I tried hooking my Coax cable from my uverse gateway to a tv tuner and I got nothing. So my guess is no. They should still offer limited channels without a box just like comcast does. They are greedy and just want you to pay the extra $10 a month for an extra box.
Without knowing the specs of the card that came with your computer, it may not handle what UVerse is sending.
Additionally, if the signals are scrambled you would need the U-Verse set-top-box to descramble them and *then* send them to your PC. The only channels that would be let through would be unencrypted QAM channels, which would be your basic over-the-air ATSC/NTSC channels. And even then, maybe.
Like skidabump said, they'd prefer you rent another set top box!
A tuner card would be of little use with Uverse because there are no channels in the traditional sense; the data is all digital and all packets, much like the packets that are sent on your home network, and the channels are no longer separated by signal frequency. This is not to say the /signal/ is digital -- it's analog and has to be demodulated (like DSL) -- but the /data/ is. Uverse resembles a computer network more than a cable service. There is a reason for that -- they are less encumbered because they no longer have to follow cable legislation since they are not legally a cable provider. The cable provider that supplies my apartment complex has also circumvented cable-provider law by directionally broadcasting their signal to a receiving station with an antenna built on the property. Since they do not use a public conveyance (the buried cable), they are legally not a cable provider. My cable company asked for a waiver and were granted one, just because they send their signal differently. You write your own rules when you are not classified as a cable provider. One of them is you can encrypt everything, and the majority of at&t's content is encrypted. There is little reason to tap into their signal if you cannot decode it. The other major rule they get to circumvent is sharing of their network. It appears they want total control of their network, and as little regulation as possible.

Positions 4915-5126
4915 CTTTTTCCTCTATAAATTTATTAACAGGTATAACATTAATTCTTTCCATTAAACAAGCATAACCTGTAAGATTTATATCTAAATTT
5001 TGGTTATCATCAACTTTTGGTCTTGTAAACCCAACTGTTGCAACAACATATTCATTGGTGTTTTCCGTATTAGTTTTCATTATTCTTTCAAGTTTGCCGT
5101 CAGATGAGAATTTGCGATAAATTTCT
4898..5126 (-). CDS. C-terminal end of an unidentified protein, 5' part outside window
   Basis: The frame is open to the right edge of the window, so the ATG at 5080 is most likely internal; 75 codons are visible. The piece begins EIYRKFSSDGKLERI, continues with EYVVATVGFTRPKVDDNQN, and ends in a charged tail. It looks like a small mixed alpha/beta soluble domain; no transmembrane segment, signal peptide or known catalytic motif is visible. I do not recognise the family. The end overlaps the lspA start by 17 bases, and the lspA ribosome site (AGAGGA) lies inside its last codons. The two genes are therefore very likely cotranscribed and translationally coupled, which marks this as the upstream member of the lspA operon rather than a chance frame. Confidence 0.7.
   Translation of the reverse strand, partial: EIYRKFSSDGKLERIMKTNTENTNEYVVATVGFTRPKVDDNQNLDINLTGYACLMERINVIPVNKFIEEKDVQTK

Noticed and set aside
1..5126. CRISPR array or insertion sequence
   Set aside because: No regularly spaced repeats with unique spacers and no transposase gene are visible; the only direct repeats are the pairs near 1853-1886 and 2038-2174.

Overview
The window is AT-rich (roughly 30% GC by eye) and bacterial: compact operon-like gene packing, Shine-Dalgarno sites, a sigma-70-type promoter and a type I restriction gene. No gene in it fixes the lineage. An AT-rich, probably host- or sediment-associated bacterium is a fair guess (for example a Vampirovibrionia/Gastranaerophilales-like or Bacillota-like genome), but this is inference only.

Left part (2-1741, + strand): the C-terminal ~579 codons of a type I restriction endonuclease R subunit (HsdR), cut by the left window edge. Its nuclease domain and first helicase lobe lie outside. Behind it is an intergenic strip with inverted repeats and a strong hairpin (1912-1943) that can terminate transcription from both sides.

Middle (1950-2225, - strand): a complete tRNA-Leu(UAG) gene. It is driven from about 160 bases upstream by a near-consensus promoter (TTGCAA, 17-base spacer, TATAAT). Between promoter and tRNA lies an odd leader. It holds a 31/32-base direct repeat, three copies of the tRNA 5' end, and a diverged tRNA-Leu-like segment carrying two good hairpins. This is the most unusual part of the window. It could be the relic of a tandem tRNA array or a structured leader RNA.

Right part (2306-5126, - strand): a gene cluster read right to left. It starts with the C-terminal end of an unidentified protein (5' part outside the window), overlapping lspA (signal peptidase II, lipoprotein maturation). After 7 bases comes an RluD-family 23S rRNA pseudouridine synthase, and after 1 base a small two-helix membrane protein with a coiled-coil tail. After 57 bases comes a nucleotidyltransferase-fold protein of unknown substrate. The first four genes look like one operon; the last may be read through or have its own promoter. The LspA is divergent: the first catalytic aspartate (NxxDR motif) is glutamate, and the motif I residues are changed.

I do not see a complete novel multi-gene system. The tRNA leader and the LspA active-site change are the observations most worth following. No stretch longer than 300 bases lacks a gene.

Interestingly enough, the video format at&t chooses to transmit in is a common format that many video files you find on the web are distributed in: H.264 (mpeg4 avc). Except at&t encrypts it. When you download a torrent file there is a good chance it is in this same H.264 format. (Some of you will have their ears start to tingle about now.)
This different type of broadcast network that at&t has chosen means they are only able to transmit one or two High-Def channels to your door, since that maxes out their bandwidth capability on the last mile of their network. [The service will be like one High-Def combined with one Standard-Def, or two compressed High-Def.] This means that some type of set-top box is required to not only decrypt and demodulate the signal but to tell at&t which channel(s) to transmit, because they cannot send them all to your home at the same time. There is just not enough bandwidth. When at&t decides to extend their fiber network to your door then that will change, there will be essentially limitless bandwidth, but in most instances I don't think that's the network structure at&t is rolling out. Verizon appears to be taking this later approach and using 100% fiber. If you have multiple TVs on at the same time in your home, I can see a lot to like with the Verizon approach.
Conversely, even though the Uverse network is limited in the number of channels that can be concurrently sent to your home, the digital network means it is easier to quickly switch content. In other words, you will likely have a much larger selection.